Posts for: December, 2017
Although toothaches are common, not all tooth pain originates from the same source. But regardless of its cause, you need to take prompt action to find out and begin treatment.
Sensitive teeth, for example, usually cause a quick stab of pain when you eat or drink something hot or cold or when you bite down. If the pain lasts only a second or two, you may have a small area of decay in a tooth, a loose filling or an exposed root. The latter often occurs either because of over-aggressive brushing or periodontal (gum) disease. In both cases, the gums may have shrunk back or receded to expose the root surface.
A sharp pain when biting down may be a sign of decay or a loose filling; it could also mean you have a fractured or cracked tooth. For any of those causes, you'll need treatment to repair the problem and relieve the pain.
You may also experience a lingering tooth pain ranging from dull to sharp, or localized to one tooth or seeming to radiate from a general area, such as above the upper jaw. There are a number of possible causes, but two prominent ones are an abscess (a localized area of infection that's become inflamed) or deep decay within the pulp, the heart of a tooth.
This usually calls for a root canal treatment for the affected tooth. In this procedure we drill an access hole into the pulp and clear it of infected and dead tissue. We then fill the empty pulp chamber and root canals with a special filling and seal the access hole. Later, we bond a permanent artificial crown to the tooth to further protect it from re-infection.
Whether your pain is momentary or lingering, dull or sharp, you should see us as soon as possible to determine its cause. You should still see us even if sharp, lingering pain goes away — this could simply mean the infected nerves in the pulp have died but not the infection. The sooner you have the cause of your pain treated, the better your chances of a happy and less costly outcome.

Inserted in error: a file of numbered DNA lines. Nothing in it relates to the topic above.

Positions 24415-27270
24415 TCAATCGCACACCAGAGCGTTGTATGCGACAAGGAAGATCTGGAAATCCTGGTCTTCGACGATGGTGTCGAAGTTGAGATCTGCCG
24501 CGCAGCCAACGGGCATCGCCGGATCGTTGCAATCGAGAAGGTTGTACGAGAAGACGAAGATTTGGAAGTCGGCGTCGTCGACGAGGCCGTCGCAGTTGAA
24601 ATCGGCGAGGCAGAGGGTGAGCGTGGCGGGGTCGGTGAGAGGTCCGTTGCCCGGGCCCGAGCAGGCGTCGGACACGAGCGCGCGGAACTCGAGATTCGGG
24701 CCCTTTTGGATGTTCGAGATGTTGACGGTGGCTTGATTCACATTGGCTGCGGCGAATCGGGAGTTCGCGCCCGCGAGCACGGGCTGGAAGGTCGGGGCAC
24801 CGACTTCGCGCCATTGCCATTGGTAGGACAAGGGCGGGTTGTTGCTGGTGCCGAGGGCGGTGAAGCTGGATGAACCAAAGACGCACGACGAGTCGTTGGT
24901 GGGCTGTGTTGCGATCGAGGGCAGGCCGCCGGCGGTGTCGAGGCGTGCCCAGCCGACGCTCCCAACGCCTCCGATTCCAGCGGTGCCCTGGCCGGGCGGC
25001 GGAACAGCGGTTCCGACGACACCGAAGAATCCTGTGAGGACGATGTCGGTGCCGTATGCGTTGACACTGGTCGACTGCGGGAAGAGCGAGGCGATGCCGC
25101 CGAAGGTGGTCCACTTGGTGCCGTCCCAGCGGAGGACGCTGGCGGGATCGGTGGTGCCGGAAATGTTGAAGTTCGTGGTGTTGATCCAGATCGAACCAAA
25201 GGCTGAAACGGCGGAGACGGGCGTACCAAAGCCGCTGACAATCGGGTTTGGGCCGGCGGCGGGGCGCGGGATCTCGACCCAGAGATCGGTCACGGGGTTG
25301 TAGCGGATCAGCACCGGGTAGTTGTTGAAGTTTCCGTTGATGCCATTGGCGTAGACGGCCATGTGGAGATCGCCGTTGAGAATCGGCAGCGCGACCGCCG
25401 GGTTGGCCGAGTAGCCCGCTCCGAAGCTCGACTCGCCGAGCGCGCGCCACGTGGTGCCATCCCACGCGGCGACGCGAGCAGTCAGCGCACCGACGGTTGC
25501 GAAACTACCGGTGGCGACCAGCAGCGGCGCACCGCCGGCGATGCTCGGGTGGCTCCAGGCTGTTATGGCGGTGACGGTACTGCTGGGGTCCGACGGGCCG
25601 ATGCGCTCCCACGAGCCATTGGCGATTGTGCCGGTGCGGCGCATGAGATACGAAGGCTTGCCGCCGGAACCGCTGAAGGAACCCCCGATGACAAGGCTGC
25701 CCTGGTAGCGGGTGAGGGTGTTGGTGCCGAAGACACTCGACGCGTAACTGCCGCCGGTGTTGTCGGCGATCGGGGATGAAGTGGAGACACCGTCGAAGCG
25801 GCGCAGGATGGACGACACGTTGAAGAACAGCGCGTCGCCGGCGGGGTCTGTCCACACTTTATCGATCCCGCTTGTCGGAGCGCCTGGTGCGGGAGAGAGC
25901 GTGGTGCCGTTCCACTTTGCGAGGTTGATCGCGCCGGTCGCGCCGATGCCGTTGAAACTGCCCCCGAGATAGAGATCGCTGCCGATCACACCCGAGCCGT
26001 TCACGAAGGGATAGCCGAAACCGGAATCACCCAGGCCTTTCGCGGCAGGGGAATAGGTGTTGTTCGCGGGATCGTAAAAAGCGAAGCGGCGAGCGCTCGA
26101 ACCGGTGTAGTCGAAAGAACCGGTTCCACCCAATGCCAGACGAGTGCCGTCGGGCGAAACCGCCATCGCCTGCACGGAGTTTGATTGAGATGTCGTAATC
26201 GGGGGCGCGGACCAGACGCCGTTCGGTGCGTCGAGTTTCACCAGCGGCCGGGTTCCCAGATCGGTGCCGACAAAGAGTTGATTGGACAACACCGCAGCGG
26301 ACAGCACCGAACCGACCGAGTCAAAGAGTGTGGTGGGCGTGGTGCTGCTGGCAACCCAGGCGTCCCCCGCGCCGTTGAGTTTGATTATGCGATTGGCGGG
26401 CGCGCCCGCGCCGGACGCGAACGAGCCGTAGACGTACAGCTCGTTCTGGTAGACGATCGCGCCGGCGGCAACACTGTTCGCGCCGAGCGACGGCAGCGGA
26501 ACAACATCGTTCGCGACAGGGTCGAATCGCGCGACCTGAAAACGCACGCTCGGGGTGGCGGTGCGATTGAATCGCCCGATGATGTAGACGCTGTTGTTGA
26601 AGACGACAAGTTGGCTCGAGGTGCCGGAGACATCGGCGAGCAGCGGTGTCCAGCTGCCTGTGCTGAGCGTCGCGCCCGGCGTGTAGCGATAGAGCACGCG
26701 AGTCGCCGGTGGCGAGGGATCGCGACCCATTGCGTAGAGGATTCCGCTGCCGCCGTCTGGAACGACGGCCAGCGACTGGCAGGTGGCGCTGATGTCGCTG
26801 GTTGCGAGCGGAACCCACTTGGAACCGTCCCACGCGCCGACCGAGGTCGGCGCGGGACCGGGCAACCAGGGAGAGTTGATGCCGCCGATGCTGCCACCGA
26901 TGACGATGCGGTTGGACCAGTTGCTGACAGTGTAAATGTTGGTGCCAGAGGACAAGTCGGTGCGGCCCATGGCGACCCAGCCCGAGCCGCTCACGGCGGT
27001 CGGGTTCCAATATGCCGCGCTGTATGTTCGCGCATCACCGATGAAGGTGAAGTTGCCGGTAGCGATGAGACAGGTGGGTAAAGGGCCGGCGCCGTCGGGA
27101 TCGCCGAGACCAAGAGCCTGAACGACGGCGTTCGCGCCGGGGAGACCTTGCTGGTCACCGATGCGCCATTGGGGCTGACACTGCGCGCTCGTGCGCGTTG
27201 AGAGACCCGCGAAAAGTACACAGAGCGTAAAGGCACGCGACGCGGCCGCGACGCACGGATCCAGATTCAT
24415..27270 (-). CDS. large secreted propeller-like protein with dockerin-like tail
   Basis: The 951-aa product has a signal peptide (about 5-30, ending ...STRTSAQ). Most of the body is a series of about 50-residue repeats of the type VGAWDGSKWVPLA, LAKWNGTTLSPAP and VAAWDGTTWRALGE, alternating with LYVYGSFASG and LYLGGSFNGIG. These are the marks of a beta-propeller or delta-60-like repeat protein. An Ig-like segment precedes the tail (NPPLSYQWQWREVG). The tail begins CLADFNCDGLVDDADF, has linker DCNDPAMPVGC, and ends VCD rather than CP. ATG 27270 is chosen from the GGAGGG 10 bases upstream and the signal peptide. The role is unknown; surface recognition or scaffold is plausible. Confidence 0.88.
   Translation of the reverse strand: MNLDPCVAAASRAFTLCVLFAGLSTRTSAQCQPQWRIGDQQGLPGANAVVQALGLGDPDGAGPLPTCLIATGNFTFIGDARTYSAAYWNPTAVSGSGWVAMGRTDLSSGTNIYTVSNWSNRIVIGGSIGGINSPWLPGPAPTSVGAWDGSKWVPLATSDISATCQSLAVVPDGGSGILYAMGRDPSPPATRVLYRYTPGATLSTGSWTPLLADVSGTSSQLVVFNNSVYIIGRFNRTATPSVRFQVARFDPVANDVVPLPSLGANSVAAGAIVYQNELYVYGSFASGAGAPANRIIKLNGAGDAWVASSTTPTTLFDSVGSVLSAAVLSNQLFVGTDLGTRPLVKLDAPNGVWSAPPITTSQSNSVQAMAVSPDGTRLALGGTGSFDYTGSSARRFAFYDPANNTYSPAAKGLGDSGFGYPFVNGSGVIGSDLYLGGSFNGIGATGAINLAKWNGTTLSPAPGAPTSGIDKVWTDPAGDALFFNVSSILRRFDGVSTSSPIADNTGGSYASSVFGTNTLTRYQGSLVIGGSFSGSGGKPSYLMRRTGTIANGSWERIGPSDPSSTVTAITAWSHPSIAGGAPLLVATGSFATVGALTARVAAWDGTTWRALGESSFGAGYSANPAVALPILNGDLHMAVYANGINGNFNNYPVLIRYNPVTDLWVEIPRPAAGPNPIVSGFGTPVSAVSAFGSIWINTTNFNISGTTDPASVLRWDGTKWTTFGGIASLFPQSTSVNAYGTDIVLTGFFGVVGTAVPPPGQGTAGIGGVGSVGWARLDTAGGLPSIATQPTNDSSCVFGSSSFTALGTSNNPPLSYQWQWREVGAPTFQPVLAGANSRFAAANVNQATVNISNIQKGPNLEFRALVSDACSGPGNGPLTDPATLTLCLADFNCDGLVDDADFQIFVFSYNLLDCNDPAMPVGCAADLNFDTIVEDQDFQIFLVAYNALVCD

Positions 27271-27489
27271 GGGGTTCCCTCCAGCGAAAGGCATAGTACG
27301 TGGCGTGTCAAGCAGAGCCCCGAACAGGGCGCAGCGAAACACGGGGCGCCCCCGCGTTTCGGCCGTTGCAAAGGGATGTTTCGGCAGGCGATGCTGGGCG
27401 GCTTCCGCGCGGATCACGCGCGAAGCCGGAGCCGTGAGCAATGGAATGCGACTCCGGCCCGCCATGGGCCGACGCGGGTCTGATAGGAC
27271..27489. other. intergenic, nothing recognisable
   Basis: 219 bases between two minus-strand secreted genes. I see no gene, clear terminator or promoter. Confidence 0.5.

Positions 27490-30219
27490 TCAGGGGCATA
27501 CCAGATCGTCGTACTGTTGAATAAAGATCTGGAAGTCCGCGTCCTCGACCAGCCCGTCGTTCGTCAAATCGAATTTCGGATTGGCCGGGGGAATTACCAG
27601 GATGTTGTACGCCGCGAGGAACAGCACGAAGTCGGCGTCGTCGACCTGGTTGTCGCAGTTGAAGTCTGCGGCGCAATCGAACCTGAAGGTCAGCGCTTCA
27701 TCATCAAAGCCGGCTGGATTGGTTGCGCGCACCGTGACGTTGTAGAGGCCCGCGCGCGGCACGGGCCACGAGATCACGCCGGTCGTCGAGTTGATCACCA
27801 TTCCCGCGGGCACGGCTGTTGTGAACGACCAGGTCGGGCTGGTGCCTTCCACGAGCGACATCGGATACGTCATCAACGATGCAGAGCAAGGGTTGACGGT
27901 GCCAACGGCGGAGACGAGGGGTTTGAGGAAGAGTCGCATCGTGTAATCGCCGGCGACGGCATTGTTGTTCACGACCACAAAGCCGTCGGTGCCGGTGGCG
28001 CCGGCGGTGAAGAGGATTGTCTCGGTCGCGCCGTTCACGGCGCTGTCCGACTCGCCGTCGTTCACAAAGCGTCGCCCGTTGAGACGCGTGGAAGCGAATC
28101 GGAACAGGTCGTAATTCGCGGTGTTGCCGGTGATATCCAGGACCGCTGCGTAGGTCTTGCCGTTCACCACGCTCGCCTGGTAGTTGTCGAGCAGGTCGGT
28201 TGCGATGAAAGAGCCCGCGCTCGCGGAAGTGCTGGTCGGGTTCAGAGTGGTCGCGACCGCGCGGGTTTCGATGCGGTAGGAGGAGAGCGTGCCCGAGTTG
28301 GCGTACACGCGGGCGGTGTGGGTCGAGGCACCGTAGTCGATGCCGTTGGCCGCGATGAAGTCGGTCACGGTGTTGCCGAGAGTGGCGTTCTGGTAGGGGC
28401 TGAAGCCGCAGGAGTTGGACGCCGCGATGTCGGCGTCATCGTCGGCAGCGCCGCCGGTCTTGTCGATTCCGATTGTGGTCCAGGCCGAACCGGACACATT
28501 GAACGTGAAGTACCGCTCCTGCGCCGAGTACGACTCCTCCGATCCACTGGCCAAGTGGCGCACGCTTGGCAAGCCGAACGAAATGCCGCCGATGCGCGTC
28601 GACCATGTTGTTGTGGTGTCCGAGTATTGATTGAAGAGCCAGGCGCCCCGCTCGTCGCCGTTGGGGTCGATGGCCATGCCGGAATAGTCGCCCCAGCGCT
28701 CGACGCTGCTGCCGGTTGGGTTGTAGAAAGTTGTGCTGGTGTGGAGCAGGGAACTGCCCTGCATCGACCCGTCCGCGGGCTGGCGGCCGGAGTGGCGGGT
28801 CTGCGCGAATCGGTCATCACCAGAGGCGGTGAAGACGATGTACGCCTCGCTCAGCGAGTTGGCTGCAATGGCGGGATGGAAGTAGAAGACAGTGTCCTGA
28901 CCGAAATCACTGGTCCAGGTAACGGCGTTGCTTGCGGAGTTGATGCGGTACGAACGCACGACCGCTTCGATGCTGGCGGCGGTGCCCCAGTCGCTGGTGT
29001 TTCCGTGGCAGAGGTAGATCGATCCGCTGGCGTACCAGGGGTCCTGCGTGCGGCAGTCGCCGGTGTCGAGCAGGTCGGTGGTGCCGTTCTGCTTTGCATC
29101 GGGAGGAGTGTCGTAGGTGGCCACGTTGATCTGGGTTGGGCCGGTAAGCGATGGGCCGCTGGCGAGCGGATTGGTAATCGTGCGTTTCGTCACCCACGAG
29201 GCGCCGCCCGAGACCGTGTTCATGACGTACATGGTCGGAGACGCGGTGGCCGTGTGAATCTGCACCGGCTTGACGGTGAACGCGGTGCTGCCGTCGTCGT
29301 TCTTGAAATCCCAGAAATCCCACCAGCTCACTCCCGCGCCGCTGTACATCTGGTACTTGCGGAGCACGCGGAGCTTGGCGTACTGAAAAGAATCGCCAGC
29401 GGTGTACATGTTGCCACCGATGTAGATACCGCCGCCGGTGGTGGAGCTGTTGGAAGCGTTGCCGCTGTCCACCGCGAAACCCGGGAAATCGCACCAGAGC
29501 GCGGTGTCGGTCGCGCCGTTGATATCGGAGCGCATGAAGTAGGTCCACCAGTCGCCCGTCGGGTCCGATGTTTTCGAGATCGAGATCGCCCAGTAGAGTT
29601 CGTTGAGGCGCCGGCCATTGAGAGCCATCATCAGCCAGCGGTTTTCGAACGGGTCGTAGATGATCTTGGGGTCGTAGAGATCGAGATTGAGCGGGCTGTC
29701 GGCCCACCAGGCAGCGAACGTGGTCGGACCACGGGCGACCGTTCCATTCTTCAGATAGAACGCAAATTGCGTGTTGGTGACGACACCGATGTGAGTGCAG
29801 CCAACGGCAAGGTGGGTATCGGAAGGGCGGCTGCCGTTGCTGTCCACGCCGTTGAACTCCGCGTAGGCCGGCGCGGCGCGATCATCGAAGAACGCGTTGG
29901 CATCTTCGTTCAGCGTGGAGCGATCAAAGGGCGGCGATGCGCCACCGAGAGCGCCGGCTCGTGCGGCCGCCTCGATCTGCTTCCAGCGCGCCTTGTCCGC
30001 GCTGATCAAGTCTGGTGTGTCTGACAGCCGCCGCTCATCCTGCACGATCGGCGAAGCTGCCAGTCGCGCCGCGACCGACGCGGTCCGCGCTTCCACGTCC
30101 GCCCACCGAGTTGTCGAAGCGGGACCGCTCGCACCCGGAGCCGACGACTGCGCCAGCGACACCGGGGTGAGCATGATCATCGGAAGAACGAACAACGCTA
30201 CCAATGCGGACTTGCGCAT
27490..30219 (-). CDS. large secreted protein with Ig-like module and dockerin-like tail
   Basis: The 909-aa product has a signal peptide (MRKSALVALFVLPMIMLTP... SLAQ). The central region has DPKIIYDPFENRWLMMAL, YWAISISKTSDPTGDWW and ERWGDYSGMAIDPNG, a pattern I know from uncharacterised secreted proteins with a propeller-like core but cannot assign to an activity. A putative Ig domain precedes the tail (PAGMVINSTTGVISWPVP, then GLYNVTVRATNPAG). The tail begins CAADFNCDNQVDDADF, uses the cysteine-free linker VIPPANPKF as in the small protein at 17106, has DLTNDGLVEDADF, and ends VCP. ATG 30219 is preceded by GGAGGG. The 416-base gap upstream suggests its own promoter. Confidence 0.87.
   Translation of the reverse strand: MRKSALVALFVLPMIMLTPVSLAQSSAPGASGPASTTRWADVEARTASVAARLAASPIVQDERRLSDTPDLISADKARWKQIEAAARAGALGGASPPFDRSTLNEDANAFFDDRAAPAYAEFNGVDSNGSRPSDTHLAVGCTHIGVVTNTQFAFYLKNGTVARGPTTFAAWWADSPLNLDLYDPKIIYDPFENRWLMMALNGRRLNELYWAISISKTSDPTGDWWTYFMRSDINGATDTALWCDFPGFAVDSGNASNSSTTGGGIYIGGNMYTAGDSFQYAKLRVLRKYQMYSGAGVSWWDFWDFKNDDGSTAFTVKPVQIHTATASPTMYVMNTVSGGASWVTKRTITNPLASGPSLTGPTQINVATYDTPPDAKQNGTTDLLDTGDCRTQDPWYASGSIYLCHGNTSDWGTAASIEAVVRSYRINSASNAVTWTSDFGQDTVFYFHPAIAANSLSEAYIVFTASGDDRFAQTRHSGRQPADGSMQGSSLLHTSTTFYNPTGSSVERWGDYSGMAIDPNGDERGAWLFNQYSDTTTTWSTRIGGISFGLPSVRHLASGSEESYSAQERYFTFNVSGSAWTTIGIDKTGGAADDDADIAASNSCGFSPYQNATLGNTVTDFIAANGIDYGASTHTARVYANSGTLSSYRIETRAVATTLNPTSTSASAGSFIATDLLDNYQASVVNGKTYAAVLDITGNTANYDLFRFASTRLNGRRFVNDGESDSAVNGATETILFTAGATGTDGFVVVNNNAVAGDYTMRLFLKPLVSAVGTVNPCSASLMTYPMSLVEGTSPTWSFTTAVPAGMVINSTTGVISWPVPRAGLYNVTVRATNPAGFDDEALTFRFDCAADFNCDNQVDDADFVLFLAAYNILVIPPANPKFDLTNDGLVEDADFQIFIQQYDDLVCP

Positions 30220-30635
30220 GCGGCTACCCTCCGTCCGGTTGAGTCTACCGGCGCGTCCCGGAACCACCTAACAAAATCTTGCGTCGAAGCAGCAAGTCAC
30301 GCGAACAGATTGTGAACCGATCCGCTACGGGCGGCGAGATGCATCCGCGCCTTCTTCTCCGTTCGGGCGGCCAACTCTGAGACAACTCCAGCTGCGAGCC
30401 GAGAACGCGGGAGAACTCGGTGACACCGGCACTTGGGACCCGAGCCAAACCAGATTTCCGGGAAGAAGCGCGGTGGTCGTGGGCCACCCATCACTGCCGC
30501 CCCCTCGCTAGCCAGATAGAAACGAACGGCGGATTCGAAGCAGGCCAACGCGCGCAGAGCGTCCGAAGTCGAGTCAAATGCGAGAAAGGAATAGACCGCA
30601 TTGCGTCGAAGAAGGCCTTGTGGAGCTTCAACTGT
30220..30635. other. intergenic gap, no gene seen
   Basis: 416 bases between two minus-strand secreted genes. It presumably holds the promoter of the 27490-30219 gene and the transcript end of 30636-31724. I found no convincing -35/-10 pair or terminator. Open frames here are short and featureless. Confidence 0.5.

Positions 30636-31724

If you would like more information on tooth pain and what to do about it, please contact us or schedule an appointment for a consultation. You can also learn more about this topic by reading the Dear Doctor magazine article “Tooth Pain? Don't Wait!”
Regular dental visits are an important part of maintaining healthy teeth and gums. But it’s what goes on between those visits — daily hygiene and care — that are the real ounce of prevention.
Here are 4 things you should be doing every day to keep your mouth healthy.
Use the right toothbrush and technique. Brushing with fluoride toothpaste at least once every day is a must for removing plaque, a thin film of bacteria and food particles which is the main cause of dental disease. Your efforts are more effective if you use a soft-bristled, multi-tufted brush that’s replaced often, especially when bristles become splayed and worn. To remove the most plaque and avoid damaging your gums, brush with a gentle, circular motion for at least two minutes over all tooth surfaces.
Don’t forget to floss. Your toothbrush can get to most but not all the plaque on your teeth. Flossing — either with flossing string, pre-loaded flossers or a water irrigator — helps remove plaque from between teeth. Don’t rely on toothpicks either — they can’t do the job flossing can do to remove plaque.